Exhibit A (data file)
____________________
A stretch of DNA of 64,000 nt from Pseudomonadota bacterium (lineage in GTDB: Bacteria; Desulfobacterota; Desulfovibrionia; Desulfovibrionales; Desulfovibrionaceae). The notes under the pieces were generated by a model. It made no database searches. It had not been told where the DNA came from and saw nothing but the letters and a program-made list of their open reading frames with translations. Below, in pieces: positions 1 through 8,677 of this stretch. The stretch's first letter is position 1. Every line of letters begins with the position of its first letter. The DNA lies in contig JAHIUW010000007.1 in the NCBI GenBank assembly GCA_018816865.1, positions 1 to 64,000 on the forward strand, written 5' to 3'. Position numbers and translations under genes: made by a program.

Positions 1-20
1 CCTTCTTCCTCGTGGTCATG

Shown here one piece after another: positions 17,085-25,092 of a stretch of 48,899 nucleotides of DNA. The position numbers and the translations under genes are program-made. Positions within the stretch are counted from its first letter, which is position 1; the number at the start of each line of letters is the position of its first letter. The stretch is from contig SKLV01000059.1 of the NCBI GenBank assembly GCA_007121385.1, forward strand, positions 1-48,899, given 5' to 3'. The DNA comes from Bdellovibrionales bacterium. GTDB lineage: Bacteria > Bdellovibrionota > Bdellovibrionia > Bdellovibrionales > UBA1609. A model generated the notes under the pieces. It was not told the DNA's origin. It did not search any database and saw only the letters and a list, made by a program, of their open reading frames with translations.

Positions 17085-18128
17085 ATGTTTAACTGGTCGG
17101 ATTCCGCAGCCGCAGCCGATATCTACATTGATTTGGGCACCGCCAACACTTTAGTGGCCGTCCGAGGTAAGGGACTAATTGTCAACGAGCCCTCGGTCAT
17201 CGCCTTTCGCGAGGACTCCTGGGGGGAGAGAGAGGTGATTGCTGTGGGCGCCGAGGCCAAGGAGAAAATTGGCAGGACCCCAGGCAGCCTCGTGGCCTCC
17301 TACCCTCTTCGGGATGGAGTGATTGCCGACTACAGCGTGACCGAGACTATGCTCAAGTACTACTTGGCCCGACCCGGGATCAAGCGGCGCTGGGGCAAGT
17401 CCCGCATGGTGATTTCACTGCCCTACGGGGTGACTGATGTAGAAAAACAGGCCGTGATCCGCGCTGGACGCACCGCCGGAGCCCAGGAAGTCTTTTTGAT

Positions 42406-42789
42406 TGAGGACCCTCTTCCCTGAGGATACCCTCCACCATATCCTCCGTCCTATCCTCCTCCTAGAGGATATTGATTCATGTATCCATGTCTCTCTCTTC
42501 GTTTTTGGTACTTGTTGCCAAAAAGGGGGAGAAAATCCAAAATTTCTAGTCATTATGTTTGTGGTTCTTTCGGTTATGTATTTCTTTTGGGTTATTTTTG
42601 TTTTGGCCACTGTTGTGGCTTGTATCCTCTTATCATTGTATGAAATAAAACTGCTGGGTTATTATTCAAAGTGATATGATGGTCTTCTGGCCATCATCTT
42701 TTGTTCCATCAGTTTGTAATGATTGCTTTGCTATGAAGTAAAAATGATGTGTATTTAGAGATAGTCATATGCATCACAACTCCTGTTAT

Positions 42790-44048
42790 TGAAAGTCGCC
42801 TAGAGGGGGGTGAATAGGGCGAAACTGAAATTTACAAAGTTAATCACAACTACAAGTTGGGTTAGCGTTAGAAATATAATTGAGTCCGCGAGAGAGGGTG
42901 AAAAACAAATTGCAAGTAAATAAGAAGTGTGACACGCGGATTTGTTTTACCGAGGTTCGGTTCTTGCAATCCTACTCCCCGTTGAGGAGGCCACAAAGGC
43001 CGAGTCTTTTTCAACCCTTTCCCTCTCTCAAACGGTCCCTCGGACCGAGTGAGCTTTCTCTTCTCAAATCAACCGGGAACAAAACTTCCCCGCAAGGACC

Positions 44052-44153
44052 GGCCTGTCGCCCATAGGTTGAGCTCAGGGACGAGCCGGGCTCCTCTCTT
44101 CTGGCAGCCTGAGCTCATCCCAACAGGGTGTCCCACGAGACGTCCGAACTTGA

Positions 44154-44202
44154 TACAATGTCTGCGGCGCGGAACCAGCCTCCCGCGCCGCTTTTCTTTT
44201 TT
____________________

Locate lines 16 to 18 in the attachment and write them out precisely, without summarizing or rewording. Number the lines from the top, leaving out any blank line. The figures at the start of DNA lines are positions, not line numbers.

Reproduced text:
Positions 42790-44048
42790 TGAAAGTCGCC
42801 TAGAGGGGGGTGAATAGGGCGAAACTGAAATTTACAAAGTTAATCACAACTACAAGTTGGGTTAGCGTTAGAAATATAATTGAGTCCGCGAGAGAGGGTG